We continue our new tradition of a relaxed start to our days with the divine breakfast buffet, and we take a seat on the loggia. Florence lies below us, its signature Duomo centering the vista. We’ve established a pattern that works for both of us: a vacation-esque breakfast followed by fast-paced and thorough sightseeing, the pinnacle of which is Michelangelo’s mesmerizing David. Unlike Venice, where we loitered in the evenings, we head back to Villa San Michel at the end of the day to savor the peace. The sliver of moon is suspended in a star-lit sky. The Italian garden flickers with candlelight. A grand piano accompanies the tinkle of china and crystal as diners savor meals as artful as they are divine.
In an unprecedented move on our second of three nights here, I say, “Let’s just not leave the property tomorrow. This place is too beautiful, plus it’s a piece of history, architecture and art in its own right.” You would think Elizabeth had won the lottery. An entire day of vacation ahead! We relish it, beginning with our now traditional leisurely breakfast, followed by a day at the heavenly pool perched at the pinnacle of a hill. The views are spectacular. The weather is perfect in this piece – and peace – of paradise. “She may be onto something, this vacation business,” I think.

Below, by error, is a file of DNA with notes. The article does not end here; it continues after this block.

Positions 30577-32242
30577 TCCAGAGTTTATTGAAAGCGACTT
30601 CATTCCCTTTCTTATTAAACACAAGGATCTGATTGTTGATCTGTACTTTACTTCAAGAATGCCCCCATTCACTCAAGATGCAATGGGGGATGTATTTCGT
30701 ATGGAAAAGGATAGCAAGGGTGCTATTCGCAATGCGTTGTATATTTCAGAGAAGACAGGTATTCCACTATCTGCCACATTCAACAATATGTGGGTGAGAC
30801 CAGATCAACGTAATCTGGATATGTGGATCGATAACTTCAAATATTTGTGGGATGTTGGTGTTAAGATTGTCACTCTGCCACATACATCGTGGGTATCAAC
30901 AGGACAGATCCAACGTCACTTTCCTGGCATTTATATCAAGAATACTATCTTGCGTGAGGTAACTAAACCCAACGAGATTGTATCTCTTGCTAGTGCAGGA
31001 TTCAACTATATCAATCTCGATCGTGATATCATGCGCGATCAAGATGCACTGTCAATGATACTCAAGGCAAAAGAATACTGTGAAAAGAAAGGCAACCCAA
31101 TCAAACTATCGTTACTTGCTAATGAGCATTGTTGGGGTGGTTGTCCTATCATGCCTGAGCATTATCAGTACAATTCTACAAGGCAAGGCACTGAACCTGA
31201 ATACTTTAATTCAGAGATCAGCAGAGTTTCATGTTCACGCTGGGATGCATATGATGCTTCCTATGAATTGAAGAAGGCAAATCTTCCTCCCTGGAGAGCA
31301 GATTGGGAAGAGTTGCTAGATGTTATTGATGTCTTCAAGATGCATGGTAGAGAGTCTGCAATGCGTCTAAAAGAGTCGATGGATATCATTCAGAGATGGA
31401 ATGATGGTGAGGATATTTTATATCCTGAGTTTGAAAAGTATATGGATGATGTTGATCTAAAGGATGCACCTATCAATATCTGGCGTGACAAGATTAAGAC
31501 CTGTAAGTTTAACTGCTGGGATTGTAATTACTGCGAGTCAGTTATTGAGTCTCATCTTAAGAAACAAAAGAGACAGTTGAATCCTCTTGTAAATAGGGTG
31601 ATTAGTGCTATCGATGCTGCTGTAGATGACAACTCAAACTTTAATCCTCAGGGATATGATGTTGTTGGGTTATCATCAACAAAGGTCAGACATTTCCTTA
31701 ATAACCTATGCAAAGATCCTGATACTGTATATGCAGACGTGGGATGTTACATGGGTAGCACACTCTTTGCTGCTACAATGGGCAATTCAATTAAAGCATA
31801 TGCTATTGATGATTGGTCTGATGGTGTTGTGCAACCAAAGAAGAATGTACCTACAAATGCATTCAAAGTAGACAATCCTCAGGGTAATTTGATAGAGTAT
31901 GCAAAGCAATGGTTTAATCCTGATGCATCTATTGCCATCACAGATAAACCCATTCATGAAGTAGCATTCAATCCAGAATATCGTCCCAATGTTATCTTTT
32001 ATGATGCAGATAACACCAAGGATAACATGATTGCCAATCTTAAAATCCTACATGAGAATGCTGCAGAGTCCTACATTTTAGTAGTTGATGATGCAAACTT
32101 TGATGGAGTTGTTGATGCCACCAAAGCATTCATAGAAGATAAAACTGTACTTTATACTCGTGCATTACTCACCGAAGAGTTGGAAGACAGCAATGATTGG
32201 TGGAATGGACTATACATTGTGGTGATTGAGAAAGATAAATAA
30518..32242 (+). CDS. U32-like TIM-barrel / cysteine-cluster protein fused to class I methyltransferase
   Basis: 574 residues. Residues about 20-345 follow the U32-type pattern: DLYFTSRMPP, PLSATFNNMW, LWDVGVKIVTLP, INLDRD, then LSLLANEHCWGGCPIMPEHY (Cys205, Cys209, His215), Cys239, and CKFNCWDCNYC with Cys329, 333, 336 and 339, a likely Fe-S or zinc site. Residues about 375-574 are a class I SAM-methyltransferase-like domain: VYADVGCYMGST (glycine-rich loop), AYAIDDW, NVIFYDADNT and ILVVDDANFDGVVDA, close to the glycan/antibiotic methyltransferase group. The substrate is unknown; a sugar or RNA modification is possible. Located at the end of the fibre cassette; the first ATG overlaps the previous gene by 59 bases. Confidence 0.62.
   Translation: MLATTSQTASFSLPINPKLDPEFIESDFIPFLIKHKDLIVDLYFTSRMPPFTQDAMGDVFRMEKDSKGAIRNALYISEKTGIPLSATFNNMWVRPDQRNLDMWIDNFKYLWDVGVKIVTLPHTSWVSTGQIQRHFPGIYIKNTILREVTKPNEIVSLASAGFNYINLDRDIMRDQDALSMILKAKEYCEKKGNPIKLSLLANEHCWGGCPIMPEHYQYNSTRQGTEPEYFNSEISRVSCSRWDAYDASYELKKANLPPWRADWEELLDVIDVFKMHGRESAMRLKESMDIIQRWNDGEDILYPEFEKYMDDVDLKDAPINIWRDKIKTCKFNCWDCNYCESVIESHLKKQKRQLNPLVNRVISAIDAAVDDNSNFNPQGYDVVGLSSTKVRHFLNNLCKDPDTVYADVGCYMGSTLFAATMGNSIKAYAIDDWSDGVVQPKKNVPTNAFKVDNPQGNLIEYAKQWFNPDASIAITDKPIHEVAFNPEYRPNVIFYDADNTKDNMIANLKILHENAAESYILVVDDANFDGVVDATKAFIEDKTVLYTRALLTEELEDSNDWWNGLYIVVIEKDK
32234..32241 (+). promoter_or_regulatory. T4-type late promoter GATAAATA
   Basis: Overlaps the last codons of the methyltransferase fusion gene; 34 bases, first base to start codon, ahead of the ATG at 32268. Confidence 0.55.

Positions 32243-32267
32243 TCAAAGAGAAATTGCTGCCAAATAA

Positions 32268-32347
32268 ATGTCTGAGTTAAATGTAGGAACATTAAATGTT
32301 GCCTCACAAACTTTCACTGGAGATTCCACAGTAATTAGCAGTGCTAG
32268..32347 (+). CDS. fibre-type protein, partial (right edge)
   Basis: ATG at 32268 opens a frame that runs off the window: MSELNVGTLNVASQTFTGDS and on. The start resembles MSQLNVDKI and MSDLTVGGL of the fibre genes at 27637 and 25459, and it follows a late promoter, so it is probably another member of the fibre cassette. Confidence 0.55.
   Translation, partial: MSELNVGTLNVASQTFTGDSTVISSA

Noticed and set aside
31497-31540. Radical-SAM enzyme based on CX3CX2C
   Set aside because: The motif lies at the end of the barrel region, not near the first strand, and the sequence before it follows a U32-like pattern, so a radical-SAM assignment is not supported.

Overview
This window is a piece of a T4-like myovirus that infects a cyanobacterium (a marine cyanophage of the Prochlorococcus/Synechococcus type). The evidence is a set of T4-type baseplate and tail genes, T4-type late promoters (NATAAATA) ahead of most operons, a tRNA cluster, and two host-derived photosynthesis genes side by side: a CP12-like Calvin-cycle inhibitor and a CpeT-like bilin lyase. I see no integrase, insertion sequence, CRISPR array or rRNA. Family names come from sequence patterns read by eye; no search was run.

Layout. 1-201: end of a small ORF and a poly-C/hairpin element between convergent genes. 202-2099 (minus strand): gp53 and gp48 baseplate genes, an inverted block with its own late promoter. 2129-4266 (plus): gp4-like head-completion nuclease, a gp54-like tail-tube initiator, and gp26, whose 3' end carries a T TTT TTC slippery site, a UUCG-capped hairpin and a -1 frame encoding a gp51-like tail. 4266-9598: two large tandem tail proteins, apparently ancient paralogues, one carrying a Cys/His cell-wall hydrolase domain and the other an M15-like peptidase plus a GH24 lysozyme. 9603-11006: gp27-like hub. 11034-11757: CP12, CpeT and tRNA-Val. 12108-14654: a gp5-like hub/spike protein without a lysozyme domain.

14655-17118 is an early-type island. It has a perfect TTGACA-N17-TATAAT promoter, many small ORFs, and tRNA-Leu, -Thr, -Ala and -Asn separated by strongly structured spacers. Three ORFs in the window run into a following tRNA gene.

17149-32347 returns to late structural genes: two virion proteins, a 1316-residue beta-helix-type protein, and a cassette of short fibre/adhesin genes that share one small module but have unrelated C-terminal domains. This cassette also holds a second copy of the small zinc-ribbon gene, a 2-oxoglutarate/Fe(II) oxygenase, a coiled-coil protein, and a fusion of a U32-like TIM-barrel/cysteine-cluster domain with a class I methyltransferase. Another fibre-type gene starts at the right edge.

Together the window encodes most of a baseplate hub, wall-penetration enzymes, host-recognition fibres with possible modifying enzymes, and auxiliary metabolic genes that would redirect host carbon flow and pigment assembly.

Next up, a train ride to Naples where a car fetches us for a curvy, two-hour, scenic drive to Ravello, a tiny gem of a village dramatically suspended above the Amalfi Coast. Arrival at Hotel Caruso is reminiscent of another of my favorite Orient Express destinations, Hotel Monasterio in Cuzco, Peru. Situated on a narrow cobblestone side street, just as in Cuzco, this grand (but much smaller) hotel is immediately welcoming. Formerly an 11th-century palace, Caruso underwent a US$30 million restoration before opening in 2005. Its view is priceless. The restoration uncovered intricately beautiful frescos on par with others we have seen in cathedrals and art museums.
We savor a cup of tea and a magnum of a view before walking the scant steps into the heart of Ravello. The village is small; the piazza populated by kids playing soccer and a bride and groom who have just exchanged vows in the 11th-century cathedral. We begin our second day with leisurely breakfast al fresco. The view competes with the food. A stroll into Ravello offers opportunities to tour magnificent gardens and browse thorough shops on cobblestone streets. On our third and final day here, I’m off to neighboring Positano, while Elizabeth opts to spend her day at the dramatic infinity pool, perched at the edge of forever.
Last, but certainly not least, we travel to Chianti, near Siena, to Castel Monastero. Opened in July 2009, this former medieval village, surrounded by vineyards and olive groves, is absolutely lovely, peaceful and surprisingly remote. The two restaurants here feature the food of famed British Chef Gordon Ramsay. Frankly, there seems little reason to leave. We spend a couple of lazy, beautiful, sunlit days enjoying fabulous food, the deserted piazza and three black-bottom pools.
Our two weeks in Italy offered us both a myriad of treasures, while we each came to treasure the other’s style. Elizabeth embraced sightseeing (art, history, architecture). I came to appreciate vacation days, leisurely spent.
MORE INFORMATION www.hotelcipriani.com